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Microsoft to introduce new font in Vista, Office 12 GUI

By - Source: Tom's Hardware US | B 0 comment



Redmond (WA) - If you change the nuts and bolts of an operating system you might as well also swap the washers. Jensen Harris, lead program manager in Microsoft's Office user experience team, announced in his blog, that the company will replace the good old Tahoma fonts in Windows Vista and Office 12 with an updated font named Segoe UI.

Microsoft so far has not made a big deal of the on-screen fonts it uses in its core applications publicly. In the development process of software, however, the font type and size is crucial, as it is a major factor of the ergonomics of software and influences the readability of information. A decade ago, the company used MS Sans Serif and currently uses the Tahoma font, which was introduced with Windows 98 and Office 97.

According to Jensen Harris, Tahoma is optimized for "for on-screen reading at small point sizes," but the developer team felt that it is time for a more modern font that also takes advantage of Microsoft's ClearType, that is designed to make reading easier especially on LCD screens. "In addition, we wanted a more humanistic, friendly font that would seem less "computer-y" than Tahoma. Most importantly, we wanted the font to take advantage of the research done in Microsoft Typography over the last decade in specifically creating fonts that are easy to scan and read on-screen. These guys know their stuff, and we knew it would make a positive difference in the user interface," Harris writes in his blog.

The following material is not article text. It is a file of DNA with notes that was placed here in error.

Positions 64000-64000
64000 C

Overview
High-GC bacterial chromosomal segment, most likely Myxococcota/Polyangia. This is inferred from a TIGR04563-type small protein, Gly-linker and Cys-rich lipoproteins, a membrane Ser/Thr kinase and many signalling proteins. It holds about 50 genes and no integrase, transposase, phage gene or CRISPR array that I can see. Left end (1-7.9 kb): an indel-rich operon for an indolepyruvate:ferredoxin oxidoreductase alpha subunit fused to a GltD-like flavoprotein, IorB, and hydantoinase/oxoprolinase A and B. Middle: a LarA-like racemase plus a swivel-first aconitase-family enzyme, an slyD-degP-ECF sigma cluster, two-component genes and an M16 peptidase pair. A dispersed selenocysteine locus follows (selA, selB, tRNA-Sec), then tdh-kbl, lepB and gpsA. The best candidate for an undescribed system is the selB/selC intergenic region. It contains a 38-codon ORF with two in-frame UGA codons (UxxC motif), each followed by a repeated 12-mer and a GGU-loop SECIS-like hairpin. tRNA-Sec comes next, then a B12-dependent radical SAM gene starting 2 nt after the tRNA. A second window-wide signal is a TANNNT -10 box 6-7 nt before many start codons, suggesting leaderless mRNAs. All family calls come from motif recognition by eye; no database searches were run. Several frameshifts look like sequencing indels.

The result now is Segoe UI. The average will notice little difference to Tahoma, but Harris says that it works well at "both small and larger point sizes" and takes advantage of ClearType. He mentions that the font designers have been working on Segoe UI for "nearly two years." Windows Vista will use the font in 9pt size and Office 12 in 8pt.

"It's amazing to me how much work goes into making a great font - sometimes we send back feedback just about a certain glyph ('g' looks weird in this specific situation) and they tweak the hinting just a bit to improve it," Harris writes. "Tightening up line spacing has been a constant issue - we don't want the Ribbon to take up any more space than necessary, yet Tahoma "cheated" by having certain accents drawn over descenders from the previous line sometimes. We can't allow Segoe UI to use the same trick."

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